Monday, August 18, 2008

Why wouldn’t innocence 'presumed' by criminal courts be 'actual'?

I'm going to be posting some over at the Innocence Project of Texas' blog (regular readers know I began working for them as a policy consultant a couple of months ago), and wanted to point Grits readers to an item I wrote there about a case of first impression pending at the Austin Court of Appeals regarding whether cases overturned on direct appeal qualify for compensation under Texas' wrongful convictions statutes, see "Splitting hairs on innocence compensaton claims: If unconvicted defendants are presumed innocent, why isn’t that innocence 'actual'?"

The Austin appellate court declared only habeas appeals qualify for compensation, reversing a district court ruling that a defendant whose conviction was overturned on appeal because of insufficiency of evidence could pursue compensation under Chapter 103 of the Civil Practice and Remedies Code. (Here’s the opinion by a three judge panel (pdf); the defense has requested an en banc hearing of the full Third Court.)

At issue: "why shouldn’t the innocence that’s 'presumed' by criminal law be considered 'actual' innocence? Isn’t that a distinction without a difference?" See the full post.

BLOGVERSATION: Scott Greenfield at Simple Justice takes up the question.


Anonymous said...

The obvious answer is that the two types of defendants are not similarly situated. Not even close.

If a person who is actually, factually innocent spends time in prison for a crime they did not commit through no fault of their own (for example, they did not falsely confess to get a friend or co-actor off or because they thought they would get a lighter sentence if they confessed or for whatever reason), that is a tragedy because an innocent person has been deprived of their liberty. For that tragedy, the actually innocent person should be compensated.

If a person who is actually, factually guilty walks because of a lack of evidence on appeal (after a trial court and possibly jury found sufficient evidence), that is a whole different kind of tragedy. The person is legally entitled to their freedom if the evidence at trial is not legally sufficient. Rightly so. They are one of the nine guilty who go free so that we do not wrongly imprison the one. But to pay that person money when there is no evidence of abuse of the process by the state and there is no reason to believe the person is factually innocent? No. The tragedy in that case is that a guilty person went free. To pay such a person is an insult to society, to the criminal's actual victim, and to the actually, factually innocent defendant. Indeed, it may put the public back in danger. Society has already paid a high price for the release of the person, but for the preservation of liberty of the innocent who might otherwise be convicted if the burden of proof was lightened.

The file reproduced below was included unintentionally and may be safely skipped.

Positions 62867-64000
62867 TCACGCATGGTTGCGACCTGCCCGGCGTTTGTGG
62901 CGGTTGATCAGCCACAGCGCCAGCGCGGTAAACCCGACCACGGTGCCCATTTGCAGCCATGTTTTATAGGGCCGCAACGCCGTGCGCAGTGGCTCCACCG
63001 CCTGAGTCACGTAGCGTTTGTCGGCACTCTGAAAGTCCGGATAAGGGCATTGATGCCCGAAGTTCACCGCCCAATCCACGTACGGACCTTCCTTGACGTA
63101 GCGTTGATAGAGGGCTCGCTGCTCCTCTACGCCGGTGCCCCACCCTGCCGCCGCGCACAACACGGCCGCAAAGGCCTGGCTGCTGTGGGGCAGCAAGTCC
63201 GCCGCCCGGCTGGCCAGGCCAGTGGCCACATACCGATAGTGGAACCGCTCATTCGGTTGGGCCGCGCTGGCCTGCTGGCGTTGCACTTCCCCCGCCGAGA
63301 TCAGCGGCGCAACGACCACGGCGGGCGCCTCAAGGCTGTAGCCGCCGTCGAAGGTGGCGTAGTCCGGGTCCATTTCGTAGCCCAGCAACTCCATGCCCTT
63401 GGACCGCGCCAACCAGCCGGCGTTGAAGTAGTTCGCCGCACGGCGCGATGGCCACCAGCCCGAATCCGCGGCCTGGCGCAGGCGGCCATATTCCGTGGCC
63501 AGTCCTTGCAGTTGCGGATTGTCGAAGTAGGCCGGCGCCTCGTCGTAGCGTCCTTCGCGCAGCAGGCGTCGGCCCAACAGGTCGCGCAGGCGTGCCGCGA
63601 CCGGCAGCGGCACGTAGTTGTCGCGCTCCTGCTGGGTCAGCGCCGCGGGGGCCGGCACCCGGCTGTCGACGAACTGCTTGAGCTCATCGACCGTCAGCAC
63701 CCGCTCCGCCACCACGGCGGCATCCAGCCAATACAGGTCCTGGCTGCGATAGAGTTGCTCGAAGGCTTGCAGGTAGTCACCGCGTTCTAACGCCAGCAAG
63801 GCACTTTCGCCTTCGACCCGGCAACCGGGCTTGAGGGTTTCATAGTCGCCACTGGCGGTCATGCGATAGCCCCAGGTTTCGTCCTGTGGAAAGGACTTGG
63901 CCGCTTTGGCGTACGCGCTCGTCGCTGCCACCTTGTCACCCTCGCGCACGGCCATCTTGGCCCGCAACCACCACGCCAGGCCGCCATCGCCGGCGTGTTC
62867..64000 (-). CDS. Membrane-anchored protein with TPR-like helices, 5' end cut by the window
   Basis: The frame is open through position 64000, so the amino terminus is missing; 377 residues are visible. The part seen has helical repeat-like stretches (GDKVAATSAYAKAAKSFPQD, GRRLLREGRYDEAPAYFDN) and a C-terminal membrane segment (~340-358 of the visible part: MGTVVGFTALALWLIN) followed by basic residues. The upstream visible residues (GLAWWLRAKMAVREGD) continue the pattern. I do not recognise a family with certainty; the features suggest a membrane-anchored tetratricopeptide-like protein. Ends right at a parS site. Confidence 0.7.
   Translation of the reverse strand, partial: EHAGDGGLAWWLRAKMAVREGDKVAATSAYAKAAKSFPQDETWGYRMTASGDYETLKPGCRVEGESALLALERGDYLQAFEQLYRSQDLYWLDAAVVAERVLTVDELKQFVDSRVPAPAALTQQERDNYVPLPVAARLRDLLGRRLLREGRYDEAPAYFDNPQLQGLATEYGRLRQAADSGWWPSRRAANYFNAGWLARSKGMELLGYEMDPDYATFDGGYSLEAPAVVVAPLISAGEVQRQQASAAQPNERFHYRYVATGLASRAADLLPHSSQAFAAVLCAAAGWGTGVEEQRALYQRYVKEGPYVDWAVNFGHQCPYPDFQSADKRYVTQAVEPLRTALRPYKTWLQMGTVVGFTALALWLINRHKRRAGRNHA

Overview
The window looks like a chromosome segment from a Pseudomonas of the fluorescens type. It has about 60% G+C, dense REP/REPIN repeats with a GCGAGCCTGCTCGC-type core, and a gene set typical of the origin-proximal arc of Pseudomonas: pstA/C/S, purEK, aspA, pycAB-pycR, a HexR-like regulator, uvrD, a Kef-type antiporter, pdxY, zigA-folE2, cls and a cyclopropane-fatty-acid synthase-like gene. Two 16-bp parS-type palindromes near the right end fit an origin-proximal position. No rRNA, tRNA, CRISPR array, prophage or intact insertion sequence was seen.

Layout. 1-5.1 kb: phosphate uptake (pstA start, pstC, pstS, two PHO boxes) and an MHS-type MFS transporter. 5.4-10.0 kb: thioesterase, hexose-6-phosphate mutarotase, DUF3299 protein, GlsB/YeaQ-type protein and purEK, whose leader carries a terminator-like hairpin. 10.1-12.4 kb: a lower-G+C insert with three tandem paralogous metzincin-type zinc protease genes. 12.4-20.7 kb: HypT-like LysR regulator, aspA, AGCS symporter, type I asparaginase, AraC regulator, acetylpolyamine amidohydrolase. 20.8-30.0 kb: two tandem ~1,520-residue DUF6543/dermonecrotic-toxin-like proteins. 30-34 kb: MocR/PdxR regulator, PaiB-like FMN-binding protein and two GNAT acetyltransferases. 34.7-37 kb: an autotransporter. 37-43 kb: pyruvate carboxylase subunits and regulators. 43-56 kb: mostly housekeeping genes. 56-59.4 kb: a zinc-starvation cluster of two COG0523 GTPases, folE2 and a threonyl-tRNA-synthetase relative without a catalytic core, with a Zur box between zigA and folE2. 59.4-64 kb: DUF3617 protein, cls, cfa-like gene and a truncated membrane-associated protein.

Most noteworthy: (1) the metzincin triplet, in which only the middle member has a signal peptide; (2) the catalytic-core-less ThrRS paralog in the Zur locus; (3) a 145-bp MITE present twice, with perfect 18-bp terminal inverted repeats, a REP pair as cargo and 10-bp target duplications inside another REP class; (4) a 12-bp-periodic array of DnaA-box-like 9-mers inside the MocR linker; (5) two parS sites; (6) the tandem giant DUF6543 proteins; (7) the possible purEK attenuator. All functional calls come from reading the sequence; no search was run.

The presumption of innocence is a pretrial starting point for the jury, not a post-trial right when the rules of trial require acquittal for reasons other than factual innocence.

Do not demean the actually factually innocent by putting them on the same level as a factually guilty person who managed to elude justice, whether through their own destruction or tampering of the evidence, random luck, good lawyering, disagreement of the courts, or by a non-malicious failure of the state or jury.

The man who was innocent of rape but spent time in prison deserves compensation. The man who committed rape but got off on appeal does not.

They are not the same.

Soronel Haetir said...

Questions of compensation aside, it bothers me that there would be even a marginal fraction of inmates winning on inadequacy of evidence grounds. If the evidence isn't there the trial judge should say so and dismiss the case when the proper motion is made, as it always is.

Gritsforbreakfast said...